Friday, May 25, 2018

Ireland: What To Bring...?

As a photographer,I'm always thinking about what equipment I'll want on hand for whatever shoot is coming up next. You see, a concert shoot requires different lenses than a real estate shoot which, in turn, requires different lenses than a portrait shoot. The trick here is going to be choosing what to bring so I'm prepared for the majority of the photos I'll have the opportunity to take while we're in Ireland.

Camera body? That's a no brainer. I'll be taking the Canon 6D MKII. I could take the 6D, as well, but I'm not convinced I'll need a back-up. The 6D MKII has proven to be a pretty robust unit, so I don't suspect I'll have any problems. Besides, that extra camera body is a lot of extra weight and it takes up room I can use for something else. With this type of traveling, space and weight considerations are important, regardless how insignificant they may seem.

So, the 6D MKII will get the nod for this trip. The nice thing about this over the 6D is the articulating LCD screen. I didn't think I'd fine much use for it, but it actually comes in handy from time to time, especially when shooting in tight quarters.

The Canon 6D MKII in all of its 26.2 megapixel glory...

The Canon 6D MKII with the articulating LCD pulled out...

I've been looking at a lot of photos these past couple weeks, taken all over Ireland, and many of the photos I seem to like the most are night time shots. Of course, the only way to get a night time shot, in Ireland or anywhere else, is to use a tripod. This presents a bit of a problem, considering I don't want to lug my big, honkin' Manfrotto across the pond with me.

Enter the Slik Mini Pro.

The Slik Mini Pro is a very compact tripod which, with legs and center column full extended, measures only about nine inches. Of course, the most common issue with small "travel" tripods is that they're seldom sturdy enough to hold anything but the smallest of point and shoot cameras. Not so with the Mini Pro. It's a strong and sturdy option that comes in under thirty bucks, and it handles the 6D MKII with a lens perfectly:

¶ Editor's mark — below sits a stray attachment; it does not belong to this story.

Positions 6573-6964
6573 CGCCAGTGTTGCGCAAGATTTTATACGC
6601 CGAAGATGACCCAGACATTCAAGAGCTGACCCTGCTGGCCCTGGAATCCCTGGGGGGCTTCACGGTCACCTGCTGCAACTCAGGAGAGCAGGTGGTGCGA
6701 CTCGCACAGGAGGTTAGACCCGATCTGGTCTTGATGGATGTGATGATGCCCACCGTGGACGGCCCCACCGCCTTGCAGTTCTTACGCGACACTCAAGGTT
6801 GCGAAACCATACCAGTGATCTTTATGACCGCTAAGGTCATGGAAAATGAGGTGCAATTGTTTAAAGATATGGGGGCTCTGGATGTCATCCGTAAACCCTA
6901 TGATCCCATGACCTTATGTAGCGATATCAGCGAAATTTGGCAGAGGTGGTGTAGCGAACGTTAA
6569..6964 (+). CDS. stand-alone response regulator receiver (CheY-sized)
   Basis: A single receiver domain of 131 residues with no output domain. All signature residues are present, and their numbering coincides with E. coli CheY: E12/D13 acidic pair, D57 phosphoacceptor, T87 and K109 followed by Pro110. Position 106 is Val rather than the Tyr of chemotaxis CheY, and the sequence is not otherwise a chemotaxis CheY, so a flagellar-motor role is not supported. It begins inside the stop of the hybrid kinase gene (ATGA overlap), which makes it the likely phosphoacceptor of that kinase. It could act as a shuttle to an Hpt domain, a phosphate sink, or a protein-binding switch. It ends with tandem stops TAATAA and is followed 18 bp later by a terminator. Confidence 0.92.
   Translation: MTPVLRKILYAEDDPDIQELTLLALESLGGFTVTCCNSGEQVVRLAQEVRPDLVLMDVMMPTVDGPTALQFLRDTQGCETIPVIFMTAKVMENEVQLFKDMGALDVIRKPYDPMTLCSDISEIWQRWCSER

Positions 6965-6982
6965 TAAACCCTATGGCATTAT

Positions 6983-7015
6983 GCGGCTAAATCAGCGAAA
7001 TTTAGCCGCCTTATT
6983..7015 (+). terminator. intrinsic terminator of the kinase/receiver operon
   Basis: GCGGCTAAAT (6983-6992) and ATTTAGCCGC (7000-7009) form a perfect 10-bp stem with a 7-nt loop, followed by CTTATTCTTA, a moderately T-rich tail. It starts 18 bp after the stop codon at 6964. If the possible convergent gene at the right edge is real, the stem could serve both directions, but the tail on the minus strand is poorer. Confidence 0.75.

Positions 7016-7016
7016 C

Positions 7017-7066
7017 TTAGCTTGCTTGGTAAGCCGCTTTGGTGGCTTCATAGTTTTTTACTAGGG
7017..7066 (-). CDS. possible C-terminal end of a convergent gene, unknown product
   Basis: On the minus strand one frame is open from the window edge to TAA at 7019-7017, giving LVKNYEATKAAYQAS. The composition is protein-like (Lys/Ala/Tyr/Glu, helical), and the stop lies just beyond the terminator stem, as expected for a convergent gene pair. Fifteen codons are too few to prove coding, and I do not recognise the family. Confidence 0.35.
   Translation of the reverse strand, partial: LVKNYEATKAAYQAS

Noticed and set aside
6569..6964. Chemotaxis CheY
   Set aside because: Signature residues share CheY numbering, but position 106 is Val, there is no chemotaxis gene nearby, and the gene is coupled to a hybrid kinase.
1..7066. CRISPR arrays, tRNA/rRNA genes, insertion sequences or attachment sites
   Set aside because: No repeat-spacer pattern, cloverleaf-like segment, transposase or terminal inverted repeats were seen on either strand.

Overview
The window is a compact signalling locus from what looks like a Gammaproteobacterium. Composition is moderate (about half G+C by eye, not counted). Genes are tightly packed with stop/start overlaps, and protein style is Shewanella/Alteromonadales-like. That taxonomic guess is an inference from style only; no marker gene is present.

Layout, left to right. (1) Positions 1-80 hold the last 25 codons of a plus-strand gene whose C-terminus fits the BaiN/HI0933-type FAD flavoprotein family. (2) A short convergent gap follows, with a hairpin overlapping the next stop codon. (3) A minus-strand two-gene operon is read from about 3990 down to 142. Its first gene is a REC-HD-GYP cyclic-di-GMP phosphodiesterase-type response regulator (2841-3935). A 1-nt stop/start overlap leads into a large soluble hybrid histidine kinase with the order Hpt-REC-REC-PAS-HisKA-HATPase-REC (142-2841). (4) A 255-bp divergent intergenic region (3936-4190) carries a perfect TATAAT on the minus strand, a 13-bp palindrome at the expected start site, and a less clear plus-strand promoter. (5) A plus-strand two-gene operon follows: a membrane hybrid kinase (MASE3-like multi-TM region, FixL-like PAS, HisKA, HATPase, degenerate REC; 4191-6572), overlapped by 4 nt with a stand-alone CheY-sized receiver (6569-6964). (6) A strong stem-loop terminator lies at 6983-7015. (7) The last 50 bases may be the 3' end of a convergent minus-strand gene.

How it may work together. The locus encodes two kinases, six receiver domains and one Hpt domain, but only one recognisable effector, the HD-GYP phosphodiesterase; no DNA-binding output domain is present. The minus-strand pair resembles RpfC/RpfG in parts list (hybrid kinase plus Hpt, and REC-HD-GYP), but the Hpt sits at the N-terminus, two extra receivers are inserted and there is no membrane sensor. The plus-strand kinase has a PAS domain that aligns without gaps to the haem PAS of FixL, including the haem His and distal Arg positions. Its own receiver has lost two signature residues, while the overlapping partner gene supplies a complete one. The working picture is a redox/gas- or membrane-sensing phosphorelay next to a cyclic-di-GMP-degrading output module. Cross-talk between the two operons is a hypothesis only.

This is the set-up I'll probably using the most for night time shots in Ireland.This is the 6D MKII with the Canon 17-40mm f/4L attached; 2.61 pounds...

Of course, I can't imagine making a trip like this with only one lens, so I'm not even going to attempt that. The 17-40mm will probably be the workhorse for this trip. But I know there are some places, such as the Cliffs of Moher, where I'll want a longer lens to get a bit more compression. I'm also going to want to have a nice portrait lens. Let's face it, we're probably never coming back here, so why not have nice pictures of us taken of us here?

So, I think I've settled on a four lens line-up which will get me through a week in Ireland. With the exception of the 17-40mm, I'm going to be bringing only prime (non-zoom) lenses. In addition to the 17-40mm f/4L, I'll have the 100mm f/2.8 Macro (for photos where I need a bit more reach), the 85mm f/1.8 (a superior portrait lens in my opinion) and the 50mm f/1.4 (which is a solid, all-around good, low light lens):

The 17-40mm (mounted on the camera), then the 100mm, the 50mm (in the middle) and the 85mm...

What's pictured above will constitute the majority of the photo gear I'll be carrying with me to Ireland. Additionally, I'll have a remote release batteries, chargers, memory cards (216gb worth), etc; basically those necessary little accessories I'll want along the way. I haven't decided if I'm going to bring a flash but, if I do, it'll be the Canon 580 EXII. If I bring that, though, I also have to bring batteries for that, as well as the chargers for those batteries. At present, I'm leaning towards leaving it at home.

All of this will be neatly packed into my Tamrac CyberPro Express, which is what I'll be using as my carry-on. It will also have my laptop, chargers (camera batteries, phone), power cords and whatever else I feel I won't be able to live without or don't want to check. I did a lot of traveling when I worked for Taylor Guitars, and this bag became my go-to carry-on for every single trip I made after getting it:



The Tamrac CyberPro Express...(photo courtesy of Tamrac)


So, the questions of what gear I'm bringing to Ireland have been answered. I think the equipment I'm bringing will allow me to be as prepared as reasonably possible to capture the vast majority of what I want to. The hard reality is that I simply can't bring everything, so I think I've got this rig dialed in nicely...




Thursday, May 24, 2018

The Family Trip: Prologue

So, we're going to take a family trip.